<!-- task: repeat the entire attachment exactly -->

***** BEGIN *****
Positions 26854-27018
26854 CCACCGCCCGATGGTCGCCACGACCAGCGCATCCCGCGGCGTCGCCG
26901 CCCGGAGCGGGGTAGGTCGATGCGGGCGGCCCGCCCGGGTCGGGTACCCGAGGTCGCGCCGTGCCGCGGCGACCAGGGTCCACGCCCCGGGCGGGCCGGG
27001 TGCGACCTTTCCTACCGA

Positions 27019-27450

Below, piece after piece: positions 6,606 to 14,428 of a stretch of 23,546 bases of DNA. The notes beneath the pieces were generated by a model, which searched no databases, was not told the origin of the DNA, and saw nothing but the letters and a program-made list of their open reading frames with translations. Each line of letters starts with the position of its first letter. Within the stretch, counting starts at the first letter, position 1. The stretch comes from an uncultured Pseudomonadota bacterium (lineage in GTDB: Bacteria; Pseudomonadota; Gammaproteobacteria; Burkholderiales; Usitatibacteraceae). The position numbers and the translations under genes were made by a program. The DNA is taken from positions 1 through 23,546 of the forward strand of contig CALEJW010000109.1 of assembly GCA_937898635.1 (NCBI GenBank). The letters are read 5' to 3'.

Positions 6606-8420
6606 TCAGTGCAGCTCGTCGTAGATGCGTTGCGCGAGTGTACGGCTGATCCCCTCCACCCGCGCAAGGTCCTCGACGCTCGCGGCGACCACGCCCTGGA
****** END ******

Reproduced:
Positions 26854-27018
26854 CCACCGCCCGATGGTCGCCACGACCAGCGCATCCCGCGGCGTCGCCG
26901 CCCGGAGCGGGGTAGGTCGATGCGGGCGGCCCGCCCGGGTCGGGTACCCGAGGTCGCGCCGTGCCGCGGCGACCAGGGTCCACGCCCCGGGCGGGCCGGG
27001 TGCGACCTTTCCTACCGA

Positions 27019-27450

Below, piece after piece: positions 6,606 to 14,428 of a stretch of 23,546 bases of DNA. The notes beneath the pieces were generated by a model, which searched no databases, was not told the origin of the DNA, and saw nothing but the letters and a program-made list of their open reading frames with translations. Each line of letters starts with the position of its first letter. Within the stretch, counting starts at the first letter, position 1. The stretch comes from an uncultured Pseudomonadota bacterium (lineage in GTDB: Bacteria; Pseudomonadota; Gammaproteobacteria; Burkholderiales; Usitatibacteraceae). The position numbers and the translations under genes were made by a program. The DNA is taken from positions 1 through 23,546 of the forward strand of contig CALEJW010000109.1 of assembly GCA_937898635.1 (NCBI GenBank). The letters are read 5' to 3'.

Positions 6606-8420
6606 TCAGTGCAGCTCGTCGTAGATGCGTTGCGCGAGTGTACGGCTGATCCCCTCCACCCGCGCAAGGTCCTCGACGCTCGCGGCGACCACGCCCTGGA